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9throwawayDERP t1_iui4us9 wrote

I wish they had built/kept the school for DCPS a decade ago. I have a feeling that this school is on the chopping block though - but not for NIMBY reasons. Many of the kids that would go to this school are currently zoned for and walk to Stoddert.

Unlike Foxhall, the Stoddert area has built about ~800 new apartments in the last ~7ish years (Glover House and a bunch of conversions). In Ward 3, the Stoddert area is one of the highest density catchment areas - it doesn't really have detached homes at all (there are technically 4). All the kids are close enough to walk to school. The only drivers are kids who lottery in/commit DC residency fraud (which admittedly is a non-trivial number).

The council has just decided to try to make Stoddert expand, rather than try to make all the parents drive to the 'suburbs/foxhall' for elementary schooling. They are slowly realizing that getting kids from census tracts with 20K people/sq mi (Glover Park) to 5K people/sq mi (Foxhall/Palisades) is really silly.

Basically building a school in a very low-density area isn't good urbanism. The school really only made sense if they upzoned the surrounding area to get to about 10K people/sq mi.

The central problem is the NIMBYism of the area.


superdookietoiletexp t1_iuipogf wrote

There is density along MacArthur Blvd., but the lack of a neighborhood elementary school and distance from other schools has driven parents away. The new schools will attract parents and change the character of the neighborhood, which is what has got the retirees so upset. None of us knows exactly how many elementary school age kids live in Foxhall, but there are probably more than enough to fall a small (300 student) school.


9throwawayDERP t1_iuj3jv4 wrote

bit of a chicken-egg thing, huh?

Density along mcarthur is 1/5 of that of wisconsin south of tenly circle. We do know how many school age children live in the Foxhall-ish area. IRS, as well as 2020 Census data know exactly. DC also has access to this.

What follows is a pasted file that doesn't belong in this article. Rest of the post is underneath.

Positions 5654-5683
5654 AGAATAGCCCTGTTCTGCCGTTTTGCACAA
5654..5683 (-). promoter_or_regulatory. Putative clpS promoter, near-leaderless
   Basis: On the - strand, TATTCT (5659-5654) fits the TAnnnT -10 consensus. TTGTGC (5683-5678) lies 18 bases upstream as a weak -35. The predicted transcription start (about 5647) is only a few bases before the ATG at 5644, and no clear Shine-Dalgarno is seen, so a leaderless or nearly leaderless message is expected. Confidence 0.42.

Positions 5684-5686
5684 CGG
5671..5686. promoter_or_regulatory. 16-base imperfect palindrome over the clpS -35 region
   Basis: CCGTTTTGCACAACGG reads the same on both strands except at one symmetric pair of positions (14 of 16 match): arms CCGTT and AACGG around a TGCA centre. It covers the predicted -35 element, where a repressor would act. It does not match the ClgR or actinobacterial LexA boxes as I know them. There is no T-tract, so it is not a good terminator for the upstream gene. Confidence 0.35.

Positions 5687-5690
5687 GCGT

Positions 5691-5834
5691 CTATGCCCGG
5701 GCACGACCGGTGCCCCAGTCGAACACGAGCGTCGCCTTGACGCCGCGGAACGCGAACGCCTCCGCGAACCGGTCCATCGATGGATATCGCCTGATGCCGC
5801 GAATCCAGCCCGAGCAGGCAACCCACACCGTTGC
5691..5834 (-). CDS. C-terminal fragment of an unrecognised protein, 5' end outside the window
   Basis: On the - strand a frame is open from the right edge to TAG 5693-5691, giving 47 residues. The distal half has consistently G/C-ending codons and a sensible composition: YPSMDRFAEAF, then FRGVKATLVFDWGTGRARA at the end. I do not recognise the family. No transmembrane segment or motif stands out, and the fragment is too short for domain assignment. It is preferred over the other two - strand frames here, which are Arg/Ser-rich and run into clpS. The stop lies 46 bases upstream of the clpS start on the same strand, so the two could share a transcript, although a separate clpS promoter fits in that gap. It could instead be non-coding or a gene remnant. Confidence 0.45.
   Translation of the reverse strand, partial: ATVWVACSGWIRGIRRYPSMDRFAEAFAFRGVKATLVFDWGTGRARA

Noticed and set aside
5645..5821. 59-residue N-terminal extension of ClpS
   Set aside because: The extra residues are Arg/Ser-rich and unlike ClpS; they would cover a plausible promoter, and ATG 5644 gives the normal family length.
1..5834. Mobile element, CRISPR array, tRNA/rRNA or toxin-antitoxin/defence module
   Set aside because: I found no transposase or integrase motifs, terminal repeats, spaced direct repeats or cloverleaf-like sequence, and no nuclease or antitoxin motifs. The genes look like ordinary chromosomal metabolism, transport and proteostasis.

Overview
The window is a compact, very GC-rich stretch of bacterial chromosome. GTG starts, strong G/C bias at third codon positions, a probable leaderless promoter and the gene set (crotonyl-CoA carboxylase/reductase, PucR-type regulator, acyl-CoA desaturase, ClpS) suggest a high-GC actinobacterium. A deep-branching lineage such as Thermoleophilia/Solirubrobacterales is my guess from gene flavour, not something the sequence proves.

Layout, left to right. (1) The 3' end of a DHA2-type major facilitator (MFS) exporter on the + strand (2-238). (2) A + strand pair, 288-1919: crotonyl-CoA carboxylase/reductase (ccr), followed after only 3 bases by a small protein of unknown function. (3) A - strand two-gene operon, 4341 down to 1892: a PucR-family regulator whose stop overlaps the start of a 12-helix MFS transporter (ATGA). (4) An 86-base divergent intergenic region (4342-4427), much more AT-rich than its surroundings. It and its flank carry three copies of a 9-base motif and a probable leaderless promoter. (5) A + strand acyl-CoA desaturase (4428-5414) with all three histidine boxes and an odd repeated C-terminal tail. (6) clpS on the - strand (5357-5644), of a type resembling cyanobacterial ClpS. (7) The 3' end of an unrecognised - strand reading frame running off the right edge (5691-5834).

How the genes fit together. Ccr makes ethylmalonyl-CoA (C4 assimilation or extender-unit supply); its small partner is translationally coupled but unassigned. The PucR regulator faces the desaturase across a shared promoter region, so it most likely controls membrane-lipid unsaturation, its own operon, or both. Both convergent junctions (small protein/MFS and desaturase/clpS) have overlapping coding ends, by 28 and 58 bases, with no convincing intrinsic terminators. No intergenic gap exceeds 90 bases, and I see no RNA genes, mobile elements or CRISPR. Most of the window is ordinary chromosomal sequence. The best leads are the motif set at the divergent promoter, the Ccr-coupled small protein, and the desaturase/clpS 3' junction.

I'm counting 399 using block group data as the average of the last 5-years between 5 and 10 years old. But since I'm lazy, I'm including a good chunk of the Wesley/Mann catchment and going pretty much all the way to Key ES and who can't really walk to it. This includes kids who go to privates, which are quite popular in the area. I'm betting you can't really get more than 250 students who can walk to it; even accounting for diversion from privates)

DC was planning a 500 student school there. Mechanically they cannot get enough students for that within walking range. I don't think the fixed cost of a 250 or even 300 student school is worth it for DC. If they build it, it will be to mostly bus/drive in students. I'm ok with that, but let us not kid ourselves into thinking there are tons and tons of elementary school kids there now.

Really, unless they completely upzone the area, you aren't going to get many more people and that includes kids.


superdookietoiletexp t1_iuj52m2 wrote

I agree that a ~500 student school is too big for right now. A ~300 student school would however relieve overcrowding at the other elementaries feeding Hardy and give the city the classroom space it needs to guarantee Pre-K via DCPS across the city (which would be a huge deal).

The area will inevitably densify as families move in to the area to access the new high school and so it’d make sense to build it large enough to add additional classrooms as necessary. LAB is only using 1/2 of the Old Hardy building as it is so hopefully the city to take back what they are not using and use that for the new school with an annex on the parking lot beside the building. Best case scenario is to overturn the lease extension but I can’t see how that would ever happen.